I of course picked the worst path for a newbie, but I stuck with it. Eventually I made a second character.  I found out a lot listening to players and not talking much. I played a role with my characters, one acted a bit flirty and dumb (she is the assassin), the other was her brother who was very polite, quiet and ready to do anything to protect his sister, even though he was ready to strangle her more than once. When he was turned female by another player I played along. A small group of us (3 maybe 6 players on a good day) ran around exploring working on quests and getting killed a lot. We had fun.  After about 2 months I hit level 50, adult on this mud, but by no means finished.  I averaged a level a day that I played, I read the rooms, the quests, looked at things in the donations hall. I tried different commands sometimes to my death, sometimes with to no avail sometimes with expected or unexpected results. The first quest I accepted took me almost 2 weeks real time to complete. Probably about 10 hours playing time. I could not find that garlic.  Finally I asked. Now players are upset that we do not have a WIKI with all the answers on it.

Finally, I started running with the big boys. The screen scrolled so fast as we ran the exp grind it made me dizzy.  They told me do not bother to hit on telenet. I asked about clients after my stomach stopped churning, got 4 or 5 different recommendations - each had their favorite - and picked one. I bought and installed it, no more than 2 weeks later and then donated to the MUD. It was not much, but I appreciated the coders and owners letting me into their home and all the work they had done and hey 15 - 35 on a game is cheap. So I became a long term player of the game.  Now many new players come in and donate immediately figuring the more they pay, the more they will get in considerations from the admins, owners and of course get a better character out of it. The thing is, one of the best PKers on the MUD was so for 3 years with no Personal Items and having not spent a cent on their character.  Skill matters most, even today. equipment makes the skill more effective, but if you do not know when to heal, when to cast, when to trip, you will lose against an equal or even lesser player.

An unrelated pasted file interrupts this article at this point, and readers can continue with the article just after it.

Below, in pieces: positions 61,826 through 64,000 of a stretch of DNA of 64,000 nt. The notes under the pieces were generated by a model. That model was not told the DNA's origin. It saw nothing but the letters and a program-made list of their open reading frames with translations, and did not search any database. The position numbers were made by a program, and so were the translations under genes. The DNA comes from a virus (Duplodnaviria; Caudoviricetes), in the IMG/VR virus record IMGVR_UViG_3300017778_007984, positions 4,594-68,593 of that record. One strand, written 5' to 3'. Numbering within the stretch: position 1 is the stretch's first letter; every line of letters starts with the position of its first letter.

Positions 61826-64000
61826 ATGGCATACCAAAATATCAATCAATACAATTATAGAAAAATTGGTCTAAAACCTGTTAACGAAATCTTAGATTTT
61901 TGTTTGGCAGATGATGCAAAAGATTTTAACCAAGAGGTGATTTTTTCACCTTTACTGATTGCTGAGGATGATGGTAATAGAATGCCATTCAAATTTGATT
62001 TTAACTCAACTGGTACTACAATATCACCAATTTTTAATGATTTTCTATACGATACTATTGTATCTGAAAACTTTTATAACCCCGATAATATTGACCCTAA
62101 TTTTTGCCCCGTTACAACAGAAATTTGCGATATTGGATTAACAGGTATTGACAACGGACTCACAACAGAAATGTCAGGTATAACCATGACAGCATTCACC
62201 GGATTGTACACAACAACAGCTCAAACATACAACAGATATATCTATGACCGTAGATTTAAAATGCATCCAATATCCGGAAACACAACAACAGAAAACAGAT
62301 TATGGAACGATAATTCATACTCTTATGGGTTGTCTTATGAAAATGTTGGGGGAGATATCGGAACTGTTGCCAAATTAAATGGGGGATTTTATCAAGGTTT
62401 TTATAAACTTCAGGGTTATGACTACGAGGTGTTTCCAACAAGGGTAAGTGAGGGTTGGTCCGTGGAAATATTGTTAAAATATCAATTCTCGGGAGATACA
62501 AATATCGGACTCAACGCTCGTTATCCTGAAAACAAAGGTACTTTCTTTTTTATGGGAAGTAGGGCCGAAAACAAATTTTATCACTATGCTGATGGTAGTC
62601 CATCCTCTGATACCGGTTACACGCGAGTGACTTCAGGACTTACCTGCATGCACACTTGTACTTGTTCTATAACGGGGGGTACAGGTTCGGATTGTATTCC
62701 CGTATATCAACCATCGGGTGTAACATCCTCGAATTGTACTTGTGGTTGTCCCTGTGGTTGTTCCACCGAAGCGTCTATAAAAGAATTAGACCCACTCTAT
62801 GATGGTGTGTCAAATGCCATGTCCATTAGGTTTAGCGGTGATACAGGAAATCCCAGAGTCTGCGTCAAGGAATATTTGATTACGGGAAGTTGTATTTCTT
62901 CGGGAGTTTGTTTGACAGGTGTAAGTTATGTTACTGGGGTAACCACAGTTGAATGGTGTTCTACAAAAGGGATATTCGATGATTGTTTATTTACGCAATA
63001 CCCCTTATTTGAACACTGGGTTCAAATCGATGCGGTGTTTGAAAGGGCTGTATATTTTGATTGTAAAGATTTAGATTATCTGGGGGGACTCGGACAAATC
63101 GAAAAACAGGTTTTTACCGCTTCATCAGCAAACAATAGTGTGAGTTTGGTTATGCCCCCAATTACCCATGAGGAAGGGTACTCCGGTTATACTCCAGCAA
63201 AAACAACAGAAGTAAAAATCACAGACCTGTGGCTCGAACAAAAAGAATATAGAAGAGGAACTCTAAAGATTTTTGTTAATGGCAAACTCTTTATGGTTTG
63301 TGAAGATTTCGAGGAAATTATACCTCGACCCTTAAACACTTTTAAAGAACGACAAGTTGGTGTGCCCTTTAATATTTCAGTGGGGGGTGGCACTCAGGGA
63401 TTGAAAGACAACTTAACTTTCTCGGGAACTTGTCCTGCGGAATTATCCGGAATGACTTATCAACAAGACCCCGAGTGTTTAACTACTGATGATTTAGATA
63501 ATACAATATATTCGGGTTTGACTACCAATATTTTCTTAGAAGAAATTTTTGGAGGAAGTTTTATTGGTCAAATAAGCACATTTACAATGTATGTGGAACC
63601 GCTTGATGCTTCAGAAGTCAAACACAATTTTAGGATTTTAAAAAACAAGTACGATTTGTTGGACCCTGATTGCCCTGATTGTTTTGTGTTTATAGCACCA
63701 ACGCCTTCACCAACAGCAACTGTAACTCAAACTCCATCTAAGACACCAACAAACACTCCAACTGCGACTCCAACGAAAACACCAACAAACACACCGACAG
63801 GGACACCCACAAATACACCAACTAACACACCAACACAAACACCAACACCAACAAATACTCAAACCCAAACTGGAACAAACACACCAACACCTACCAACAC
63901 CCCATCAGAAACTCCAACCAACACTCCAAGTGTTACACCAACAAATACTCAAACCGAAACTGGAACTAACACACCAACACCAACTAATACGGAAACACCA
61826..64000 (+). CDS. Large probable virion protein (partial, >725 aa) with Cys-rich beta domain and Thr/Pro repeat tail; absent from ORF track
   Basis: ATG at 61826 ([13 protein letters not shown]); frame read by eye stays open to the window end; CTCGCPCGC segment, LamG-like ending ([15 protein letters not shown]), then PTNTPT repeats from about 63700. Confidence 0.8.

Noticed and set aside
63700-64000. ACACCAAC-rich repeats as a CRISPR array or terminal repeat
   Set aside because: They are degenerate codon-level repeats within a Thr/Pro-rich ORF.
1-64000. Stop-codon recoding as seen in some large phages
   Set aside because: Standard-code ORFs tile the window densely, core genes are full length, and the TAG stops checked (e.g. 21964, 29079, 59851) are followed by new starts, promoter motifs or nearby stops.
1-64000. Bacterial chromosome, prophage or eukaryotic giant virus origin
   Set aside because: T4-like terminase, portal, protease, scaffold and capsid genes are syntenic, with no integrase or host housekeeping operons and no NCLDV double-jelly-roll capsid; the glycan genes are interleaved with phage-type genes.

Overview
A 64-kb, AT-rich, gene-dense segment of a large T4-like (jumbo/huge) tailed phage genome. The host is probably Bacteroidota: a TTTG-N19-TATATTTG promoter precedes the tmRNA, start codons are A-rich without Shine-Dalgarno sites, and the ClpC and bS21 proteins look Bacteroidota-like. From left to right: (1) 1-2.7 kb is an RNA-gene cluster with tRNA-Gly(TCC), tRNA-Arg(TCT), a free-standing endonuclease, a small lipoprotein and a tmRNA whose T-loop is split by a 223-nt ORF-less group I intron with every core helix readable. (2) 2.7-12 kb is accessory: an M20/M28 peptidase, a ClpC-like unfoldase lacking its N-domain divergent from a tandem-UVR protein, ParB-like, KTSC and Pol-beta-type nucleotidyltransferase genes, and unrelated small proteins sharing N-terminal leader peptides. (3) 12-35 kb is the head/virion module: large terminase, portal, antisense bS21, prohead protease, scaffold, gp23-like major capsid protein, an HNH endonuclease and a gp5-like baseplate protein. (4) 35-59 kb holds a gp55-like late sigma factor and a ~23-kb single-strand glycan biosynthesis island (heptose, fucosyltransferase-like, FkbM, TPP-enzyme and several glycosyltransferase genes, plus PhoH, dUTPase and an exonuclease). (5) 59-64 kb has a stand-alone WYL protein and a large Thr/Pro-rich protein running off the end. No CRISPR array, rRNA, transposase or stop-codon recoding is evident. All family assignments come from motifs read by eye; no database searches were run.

This is how ALL games and gamers should be I feel.  They should be fun. But alas many people who play games are not gamers, they are merely people looking for a shortcut to winning. They want the titles and the rewards and the equipment. If they are not good enough to get them or miss out because they are limited they will do anything to get them from another. I have heard of players asking ADMIN for quest answers of quests no one has solved yet so they can get the reward and accolades of being first. I have heard of players wanting to pay for whatever is needed to win a contest because they did not have time to do it but wanted the reward.  And of course there are the ones that find ways to cheat and get more than they should have.

All of us know these people, we have seen them on Guild Wars, WoW, Eve even Neopets.  They hack or buy their characters. Someone else does the work and they reap the reward. Then when they are deleted by the admins or the GMs, they whine and lie or worse act as if what they did was fine because it is just a game so it is okay to cheat, break rules and then get angry at the person who caught and finally punished them.  These people are not gamers and my clannie was correct back in the day they would not have lasted very long. They would have been PKed off the game by the real gamers. The lesson is real gamers know they sometimes do not win. The challenge is to do better each time. That is why the DIKU coders are now experts in their fields. It is just a shame that the legacy they left for future generations is now populated with those who do not understand that the game is reflection of life. Sometimes it is enough to just survive and improve.